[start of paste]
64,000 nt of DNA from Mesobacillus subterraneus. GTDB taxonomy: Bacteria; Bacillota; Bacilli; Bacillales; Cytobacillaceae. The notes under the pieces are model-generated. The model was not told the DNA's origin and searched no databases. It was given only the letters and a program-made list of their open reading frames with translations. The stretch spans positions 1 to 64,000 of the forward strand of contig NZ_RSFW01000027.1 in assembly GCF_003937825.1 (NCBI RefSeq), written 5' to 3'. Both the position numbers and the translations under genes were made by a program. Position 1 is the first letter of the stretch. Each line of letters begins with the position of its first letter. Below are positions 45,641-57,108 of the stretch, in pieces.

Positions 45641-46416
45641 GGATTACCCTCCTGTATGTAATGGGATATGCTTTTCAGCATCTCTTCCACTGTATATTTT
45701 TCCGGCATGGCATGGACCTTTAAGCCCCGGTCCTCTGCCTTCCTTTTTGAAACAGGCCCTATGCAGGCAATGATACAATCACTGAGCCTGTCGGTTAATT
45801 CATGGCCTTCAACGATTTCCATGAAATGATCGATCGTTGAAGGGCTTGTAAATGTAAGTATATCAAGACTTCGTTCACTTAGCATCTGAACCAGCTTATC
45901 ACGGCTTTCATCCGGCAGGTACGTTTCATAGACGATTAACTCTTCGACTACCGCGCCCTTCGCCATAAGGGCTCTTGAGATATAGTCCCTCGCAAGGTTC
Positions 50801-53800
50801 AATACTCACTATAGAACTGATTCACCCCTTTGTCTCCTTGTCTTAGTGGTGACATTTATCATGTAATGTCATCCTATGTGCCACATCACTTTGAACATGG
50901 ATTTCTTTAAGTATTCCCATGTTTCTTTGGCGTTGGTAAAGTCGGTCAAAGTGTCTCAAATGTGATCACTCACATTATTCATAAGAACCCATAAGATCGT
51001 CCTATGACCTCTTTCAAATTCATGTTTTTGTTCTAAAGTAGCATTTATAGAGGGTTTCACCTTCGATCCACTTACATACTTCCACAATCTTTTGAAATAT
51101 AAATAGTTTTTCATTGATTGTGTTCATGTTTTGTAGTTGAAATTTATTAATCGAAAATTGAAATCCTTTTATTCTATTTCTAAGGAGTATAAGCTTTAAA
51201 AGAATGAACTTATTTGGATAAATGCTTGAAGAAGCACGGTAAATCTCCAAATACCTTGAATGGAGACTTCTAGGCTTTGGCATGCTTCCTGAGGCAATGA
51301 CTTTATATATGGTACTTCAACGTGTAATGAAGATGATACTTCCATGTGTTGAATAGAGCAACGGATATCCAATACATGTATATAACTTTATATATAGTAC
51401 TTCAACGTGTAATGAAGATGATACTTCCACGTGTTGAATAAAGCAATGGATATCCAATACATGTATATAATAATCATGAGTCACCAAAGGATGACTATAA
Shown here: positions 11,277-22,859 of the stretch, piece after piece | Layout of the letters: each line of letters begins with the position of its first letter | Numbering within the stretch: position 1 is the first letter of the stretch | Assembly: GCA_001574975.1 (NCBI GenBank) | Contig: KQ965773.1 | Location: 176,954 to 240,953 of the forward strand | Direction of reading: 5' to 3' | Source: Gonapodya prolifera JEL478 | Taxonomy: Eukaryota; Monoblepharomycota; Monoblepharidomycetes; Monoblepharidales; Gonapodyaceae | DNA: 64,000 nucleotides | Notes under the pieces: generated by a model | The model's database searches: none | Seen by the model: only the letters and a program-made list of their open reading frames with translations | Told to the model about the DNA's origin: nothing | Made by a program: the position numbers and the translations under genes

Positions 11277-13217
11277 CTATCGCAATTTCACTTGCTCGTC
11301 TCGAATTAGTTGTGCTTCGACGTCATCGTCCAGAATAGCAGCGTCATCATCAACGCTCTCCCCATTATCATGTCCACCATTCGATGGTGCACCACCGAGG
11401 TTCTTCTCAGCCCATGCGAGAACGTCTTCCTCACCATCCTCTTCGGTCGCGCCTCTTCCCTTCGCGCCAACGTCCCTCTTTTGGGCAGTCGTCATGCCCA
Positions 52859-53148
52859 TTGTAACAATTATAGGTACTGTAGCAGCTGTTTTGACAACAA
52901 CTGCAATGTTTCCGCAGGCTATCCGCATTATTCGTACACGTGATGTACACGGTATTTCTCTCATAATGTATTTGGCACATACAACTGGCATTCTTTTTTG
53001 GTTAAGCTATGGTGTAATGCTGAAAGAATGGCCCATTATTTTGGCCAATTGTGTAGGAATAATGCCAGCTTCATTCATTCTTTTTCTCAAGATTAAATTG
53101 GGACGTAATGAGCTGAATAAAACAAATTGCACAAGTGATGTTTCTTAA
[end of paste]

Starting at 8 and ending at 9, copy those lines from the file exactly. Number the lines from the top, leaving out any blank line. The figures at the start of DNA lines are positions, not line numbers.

50801 AATACTCACTATAGAACTGATTCACCCCTTTGTCTCCTTGTCTTAGTGGTGACATTTATCATGTAATGTCATCCTATGTGCCACATCACTTTGAACATGG
50901 ATTTCTTTAAGTATTCCCATGTTTCTTTGGCGTTGGTAAAGTCGGTCAAAGTGTCTCAAATGTGATCACTCACATTATTCATAAGAACCCATAAGATCGT